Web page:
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Thursday, May 28, 2020  Spokane, Washington  Est. May 19, 1883
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Finding comfort in the good news

Brian Prior explores how to find peace through embracing the grace of life

Brian Prior, an Episcopal priest, says “the key is to not over-exaggerate the crisis and under-exaggerate the good news.” (Jesse Tinsley / The Spokesman-Review)
Brian Prior, an Episcopal priest, says “the key is to not over-exaggerate the crisis and under-exaggerate the good news.” (Jesse Tinsley / The Spokesman-Review)

Brian Prior, a 49-year-old Episcopal priest, was tapped three years ago for a leadership position in the national church. He also organizes national youth events and leads spiritual retreats throughout the United States. And he’s still pastor for the Episcopal Church of the Resurrection in Spokane Valley. Prior recently took a breather from his busy schedule for this interview. He pondered the good news emerging from the country’s bleak economic situation. And he talked about helping people who stand on financially shaky ground. Here’s an excerpt:

•I knew things were out of kilter when a number of folks were buying hugely expensive homes. A friend who is a contractor was just booming. I said, “How do people afford these?” He said, “I don’t know if they can afford them, but the money is there.” It was not just a couple of folks, but a whole swath, living beyond their means.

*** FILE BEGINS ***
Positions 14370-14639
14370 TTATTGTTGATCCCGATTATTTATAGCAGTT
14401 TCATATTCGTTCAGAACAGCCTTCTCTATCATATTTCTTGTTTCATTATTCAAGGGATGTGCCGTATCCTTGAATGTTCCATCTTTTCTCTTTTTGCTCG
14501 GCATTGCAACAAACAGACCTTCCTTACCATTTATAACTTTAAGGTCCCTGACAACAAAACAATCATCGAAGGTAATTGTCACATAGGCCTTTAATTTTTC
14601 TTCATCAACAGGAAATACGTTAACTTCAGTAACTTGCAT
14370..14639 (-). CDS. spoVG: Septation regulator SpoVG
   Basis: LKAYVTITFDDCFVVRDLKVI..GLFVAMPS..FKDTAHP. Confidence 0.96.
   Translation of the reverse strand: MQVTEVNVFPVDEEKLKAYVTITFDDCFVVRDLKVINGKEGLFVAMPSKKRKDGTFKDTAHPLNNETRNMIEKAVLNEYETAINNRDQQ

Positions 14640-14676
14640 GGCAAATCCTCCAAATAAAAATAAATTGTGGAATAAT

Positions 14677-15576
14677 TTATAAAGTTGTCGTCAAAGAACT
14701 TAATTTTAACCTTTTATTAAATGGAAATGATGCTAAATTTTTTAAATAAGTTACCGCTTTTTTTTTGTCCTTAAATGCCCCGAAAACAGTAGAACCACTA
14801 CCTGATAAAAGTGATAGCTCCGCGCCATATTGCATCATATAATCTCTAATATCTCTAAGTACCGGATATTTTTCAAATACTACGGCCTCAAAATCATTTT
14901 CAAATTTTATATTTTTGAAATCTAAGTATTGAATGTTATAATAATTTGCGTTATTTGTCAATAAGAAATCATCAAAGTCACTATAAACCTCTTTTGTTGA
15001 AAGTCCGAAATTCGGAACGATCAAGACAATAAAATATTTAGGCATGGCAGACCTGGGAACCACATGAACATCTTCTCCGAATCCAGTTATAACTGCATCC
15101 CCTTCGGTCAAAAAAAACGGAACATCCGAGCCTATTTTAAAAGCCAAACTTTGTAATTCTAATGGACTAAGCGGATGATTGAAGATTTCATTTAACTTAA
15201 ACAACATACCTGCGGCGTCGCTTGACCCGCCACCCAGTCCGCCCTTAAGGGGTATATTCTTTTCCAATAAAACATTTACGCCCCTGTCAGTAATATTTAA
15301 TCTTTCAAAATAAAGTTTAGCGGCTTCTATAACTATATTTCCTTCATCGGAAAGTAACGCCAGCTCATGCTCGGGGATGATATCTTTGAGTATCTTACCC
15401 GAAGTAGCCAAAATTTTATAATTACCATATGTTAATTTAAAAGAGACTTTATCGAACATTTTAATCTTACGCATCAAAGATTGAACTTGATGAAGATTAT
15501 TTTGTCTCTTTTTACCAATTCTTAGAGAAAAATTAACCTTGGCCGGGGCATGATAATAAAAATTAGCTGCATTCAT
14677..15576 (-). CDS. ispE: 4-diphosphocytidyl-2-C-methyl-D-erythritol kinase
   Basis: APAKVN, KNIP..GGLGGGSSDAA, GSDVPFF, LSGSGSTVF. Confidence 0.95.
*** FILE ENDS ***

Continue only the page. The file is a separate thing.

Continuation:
•All the way through Scripture, and certainly historically, when we move beyond our means, the end comes quickly.

•Writer John Philip Newell has this simple mantra: “There are those who have enough, and there are those who do not have enough, and there are those who have too much. It’s the responsibility of all three to make sure that everybody has enough.”

•My grandparents lost the family business during the Depression. Through this experience my grandfather engrained in me a sense of stewardship: “Take care of it, and it will last forever.” And he embodied the sense of generosity: “You help folks because you never know when you will need help yourself – and you will.” He went on to rebuild his business that was then passed on to two more generations.

•Many of the seniors in our church went through similar circumstances in the Depression. They are the best stewards. They always ask: “Do we really need that? Can we reuse that? Can we think of another way that won’t cost us any money?”

•Often, people who find themselves with tragedies feel incredibly alone. They don’t think anybody is there for them. That’s why when we spend too much time on other issues and not on the issues of embracing all of God’s beloved, we’re wasting our time.

•Why do people talk about their own loss when you tell them about yours? Their intentions are good. They want to give a sense they can relate to where you are. But what you really need is not the person to be relatable but to be present with you.